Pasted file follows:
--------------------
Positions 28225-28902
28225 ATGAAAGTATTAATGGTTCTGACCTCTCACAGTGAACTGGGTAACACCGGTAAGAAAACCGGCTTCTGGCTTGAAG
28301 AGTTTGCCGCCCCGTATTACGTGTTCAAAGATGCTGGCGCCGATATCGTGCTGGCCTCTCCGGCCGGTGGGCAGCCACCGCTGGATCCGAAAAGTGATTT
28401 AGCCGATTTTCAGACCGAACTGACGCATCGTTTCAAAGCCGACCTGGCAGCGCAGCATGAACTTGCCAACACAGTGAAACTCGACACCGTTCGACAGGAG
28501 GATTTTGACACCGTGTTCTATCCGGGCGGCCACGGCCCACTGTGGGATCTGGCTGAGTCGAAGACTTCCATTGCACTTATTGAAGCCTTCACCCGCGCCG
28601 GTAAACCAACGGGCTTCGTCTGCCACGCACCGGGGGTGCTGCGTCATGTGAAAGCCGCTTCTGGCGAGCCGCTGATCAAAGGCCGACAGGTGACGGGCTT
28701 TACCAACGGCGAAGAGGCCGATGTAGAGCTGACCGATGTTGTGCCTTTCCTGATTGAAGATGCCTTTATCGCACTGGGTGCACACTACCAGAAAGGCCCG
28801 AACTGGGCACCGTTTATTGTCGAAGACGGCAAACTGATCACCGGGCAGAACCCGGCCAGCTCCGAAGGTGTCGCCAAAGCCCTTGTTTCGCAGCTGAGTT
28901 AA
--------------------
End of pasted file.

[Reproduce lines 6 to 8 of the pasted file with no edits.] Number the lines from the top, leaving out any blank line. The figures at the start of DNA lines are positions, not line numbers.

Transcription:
28601 GTAAACCAACGGGCTTCGTCTGCCACGCACCGGGGGTGCTGCGTCATGTGAAAGCCGCTTCTGGCGAGCCGCTGATCAAAGGCCGACAGGTGACGGGCTT
28701 TACCAACGGCGAAGAGGCCGATGTAGAGCTGACCGATGTTGTGCCTTTCCTGATTGAAGATGCCTTTATCGCACTGGGTGCACACTACCAGAAAGGCCCG
28801 AACTGGGCACCGTTTATTGTCGAAGACGGCAAACTGATCACCGGGCAGAACCCGGCCAGCTCCGAAGGTGTCGCCAAAGCCCTTGTTTCGCAGCTGAGTT